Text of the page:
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When Buhari opened his books for External Evaluation.

RECENTLY, the President Muhammadu Buhari administration held a mid-term ministerial performance retreat which is the second series.
The retreat was aimed at giving government functionaries an opportunity to re-evaluate their performances, and project into the remaining days of the tenure and beyond.
The event held at the State House Conference Centre, Presidential Villa, Abuja, between October 11 and 12, 2021, had in attendance, President Buhari, Vice President Yemi Osinbajo, Secretary to the Government of the Federation, SGF, Mr. Boss Mustapha; President of the African Development Bank, Dr. Akinwumi Adeshina; British High Commissioner, the cabinet ministers, Permanent Secretaries and special guests drawn from all walks of life.
It is interesting to note that the administration has come under heavy fire from his critics who opine that it has performed abysmally.
Opposition political parties and regional groups have not spared the administration as they have buffeted it from all sides.
Perhaps, a major reason the President Buhari administration has not been getting the right accolades it deserves for its achievements, is because the administration does not really blow its trumpet loud enough.
But the mid-term ministerial performance review retreat, held in October, presented an opportunity for the president and his team to present their scorecard.
We’ve made tremendous progress -Buhari
The President, in his opening speech, noted that there were adjustments to policy approaches and methods of working to achieve the objectives of his government in the nine key priority areas.
The listed priority areas are, to stabilise the macro-economy, achieve agriculture and food security, ensure energy sufficiency in power and petroleum products, improve transportation and other infrastructure, drive indsutrialsation focusing on SMEs, enhance social inclusion and reduce poverty, fight corruption and improve governance as well as provide security for all citizens.
Reeling out some of his government’s achievements, which included among other things, he said the establishment of InfraCo Plc in 2020, as a world class infrastructure development vehicle, wholly focused on Nigeria, with combined debt and equity take-off capital of N15 trillion, to be managed by an independent infrastructure fund manager.
He said: “Our administration has made tremendous progress on railway projects in the country. Upgrading of our railway network is being extended with the recent completion of the Lagos – Ibadan line. The Itakpe-Ajaokuta rail line, has finally been completed and commissioned after 30 years of its conception,” he said.
He assured the people that work would soon commence on the Port-Harcourt-Maiduguri line and Calabar-Lagos Coastal Line to connect the southern and eastern states of the country, adding that there was noticeable progress in the upgrade of the country’s airports, with the state-of-the-art facilities in line with world class safety standards.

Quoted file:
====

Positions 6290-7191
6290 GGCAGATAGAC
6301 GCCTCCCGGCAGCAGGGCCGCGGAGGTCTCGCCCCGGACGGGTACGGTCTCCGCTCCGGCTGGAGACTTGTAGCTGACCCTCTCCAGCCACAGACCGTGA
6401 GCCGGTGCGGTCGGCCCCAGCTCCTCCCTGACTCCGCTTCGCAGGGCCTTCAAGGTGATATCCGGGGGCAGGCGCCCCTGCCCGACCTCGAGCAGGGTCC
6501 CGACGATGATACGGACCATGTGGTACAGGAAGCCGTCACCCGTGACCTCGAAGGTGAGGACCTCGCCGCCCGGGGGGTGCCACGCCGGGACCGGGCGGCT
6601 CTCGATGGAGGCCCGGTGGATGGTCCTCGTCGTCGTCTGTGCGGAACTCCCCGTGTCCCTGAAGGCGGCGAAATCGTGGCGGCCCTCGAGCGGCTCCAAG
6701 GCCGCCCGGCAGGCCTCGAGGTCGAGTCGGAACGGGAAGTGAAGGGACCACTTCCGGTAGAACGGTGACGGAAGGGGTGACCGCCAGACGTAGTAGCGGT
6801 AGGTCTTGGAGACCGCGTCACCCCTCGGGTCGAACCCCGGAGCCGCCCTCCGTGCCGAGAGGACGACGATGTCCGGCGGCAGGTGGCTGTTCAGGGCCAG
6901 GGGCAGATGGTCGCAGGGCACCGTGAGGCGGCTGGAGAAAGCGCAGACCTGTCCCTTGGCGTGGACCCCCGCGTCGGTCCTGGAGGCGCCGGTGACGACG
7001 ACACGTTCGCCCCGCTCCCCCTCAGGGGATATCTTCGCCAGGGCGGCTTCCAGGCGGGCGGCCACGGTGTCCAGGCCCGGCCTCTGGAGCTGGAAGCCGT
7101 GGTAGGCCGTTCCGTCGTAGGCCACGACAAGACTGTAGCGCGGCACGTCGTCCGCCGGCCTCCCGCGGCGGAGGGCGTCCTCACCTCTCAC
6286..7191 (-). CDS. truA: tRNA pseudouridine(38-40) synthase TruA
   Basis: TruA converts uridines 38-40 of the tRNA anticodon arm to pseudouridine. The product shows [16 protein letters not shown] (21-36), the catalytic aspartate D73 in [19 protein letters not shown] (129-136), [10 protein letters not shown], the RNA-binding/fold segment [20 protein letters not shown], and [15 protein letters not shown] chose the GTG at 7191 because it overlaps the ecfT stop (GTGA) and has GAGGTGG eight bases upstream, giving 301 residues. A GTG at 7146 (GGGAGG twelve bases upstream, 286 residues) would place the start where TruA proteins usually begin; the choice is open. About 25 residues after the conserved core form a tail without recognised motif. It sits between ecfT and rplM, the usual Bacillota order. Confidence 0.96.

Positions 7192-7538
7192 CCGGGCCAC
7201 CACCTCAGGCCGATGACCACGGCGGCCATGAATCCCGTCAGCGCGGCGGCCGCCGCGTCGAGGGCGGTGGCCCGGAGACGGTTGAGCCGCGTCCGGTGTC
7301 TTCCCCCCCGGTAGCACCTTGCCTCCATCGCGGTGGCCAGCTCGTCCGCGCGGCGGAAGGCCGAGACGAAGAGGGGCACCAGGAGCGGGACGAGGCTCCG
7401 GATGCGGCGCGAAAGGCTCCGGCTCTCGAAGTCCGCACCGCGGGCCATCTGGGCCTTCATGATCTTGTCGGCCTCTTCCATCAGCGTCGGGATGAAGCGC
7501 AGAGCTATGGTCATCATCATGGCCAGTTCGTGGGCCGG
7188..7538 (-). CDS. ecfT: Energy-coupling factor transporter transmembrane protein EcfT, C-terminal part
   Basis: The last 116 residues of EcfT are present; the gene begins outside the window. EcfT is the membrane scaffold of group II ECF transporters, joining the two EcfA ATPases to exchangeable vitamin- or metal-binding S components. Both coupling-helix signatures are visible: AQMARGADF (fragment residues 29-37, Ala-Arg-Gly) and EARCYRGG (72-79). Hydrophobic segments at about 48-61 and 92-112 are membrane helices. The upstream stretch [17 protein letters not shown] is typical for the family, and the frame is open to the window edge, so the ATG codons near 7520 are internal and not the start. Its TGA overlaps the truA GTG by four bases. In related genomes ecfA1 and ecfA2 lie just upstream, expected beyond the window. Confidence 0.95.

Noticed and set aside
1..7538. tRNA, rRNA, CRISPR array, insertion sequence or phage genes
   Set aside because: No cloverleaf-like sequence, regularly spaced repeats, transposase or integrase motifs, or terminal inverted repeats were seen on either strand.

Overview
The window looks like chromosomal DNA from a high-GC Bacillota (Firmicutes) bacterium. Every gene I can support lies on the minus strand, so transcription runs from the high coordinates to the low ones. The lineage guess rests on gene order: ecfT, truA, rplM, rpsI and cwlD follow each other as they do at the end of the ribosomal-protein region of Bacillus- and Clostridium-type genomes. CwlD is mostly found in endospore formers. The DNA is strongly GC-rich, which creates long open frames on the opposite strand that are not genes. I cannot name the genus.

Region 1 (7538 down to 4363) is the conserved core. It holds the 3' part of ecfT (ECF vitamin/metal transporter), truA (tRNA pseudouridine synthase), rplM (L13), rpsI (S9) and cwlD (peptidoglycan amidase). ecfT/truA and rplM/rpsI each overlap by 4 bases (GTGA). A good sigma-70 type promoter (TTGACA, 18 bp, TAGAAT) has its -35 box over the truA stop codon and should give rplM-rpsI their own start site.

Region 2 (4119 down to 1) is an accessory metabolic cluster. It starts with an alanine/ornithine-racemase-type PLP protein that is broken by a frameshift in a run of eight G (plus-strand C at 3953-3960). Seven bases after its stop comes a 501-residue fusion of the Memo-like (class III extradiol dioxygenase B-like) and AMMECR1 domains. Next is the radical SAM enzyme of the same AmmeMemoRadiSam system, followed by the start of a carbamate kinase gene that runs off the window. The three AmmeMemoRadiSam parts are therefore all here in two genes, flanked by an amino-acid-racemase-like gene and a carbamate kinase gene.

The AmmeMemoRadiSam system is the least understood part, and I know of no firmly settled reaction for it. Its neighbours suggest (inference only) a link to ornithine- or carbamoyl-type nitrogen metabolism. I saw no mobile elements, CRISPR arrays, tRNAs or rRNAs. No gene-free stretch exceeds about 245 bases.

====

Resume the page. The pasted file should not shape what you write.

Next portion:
“On the economy, we witnessed three consecutive quarters of growth, after negative growth rates recorded in the second and third quarters of 2020. The GDP grew from 0.8 per cent in 2017 to 2.2 per cent in 2019, but declined in the first quarter of 2020, as a result of the downward trend in global economic activities triggered by the COVID-19 Pandemic.
“As at Second Quarter 2021, GDP growth rate was at 5.01 per cent, the highest since the inception of this administration. On the power sector, implementation of a ‘Willing Buyer-Willing Seller’ policy has opened opportunities for increased delivery of electricity to underserved homes and industries.
“We are also executing a number of critical projects through the Transmission Rehabilitation and Expansion Programme, which will result in achieving the national goal of improved power supply by 2025.”
Besides, he noted that by signing the Petroleum Industry Bill, 2021 into law on August 16, 2021, and directing the implementation committee to complete the processes for the successful operationalisation of the act within 12 months, his government had put in place, a legal, governance, regulatory and fiscal framework for the Nigerian Petroleum Industry, and for the development of host communities.
He said: “As part of the efforts towards strengthening our national security, we have increased investments in arms, weapons and other necessary equipment; expanded the National Command and Control Centre to nineteen states of the Federation; and established a Nigerian Police Trust Fund, which will significantly improve funding for the Nigeria Police Force.
“We have also approved the sum of N13.3 billion for the take-off of the community policing initiative across the country, as part of measures adopted to consolidate efforts aimed at enhancing security nationwide.”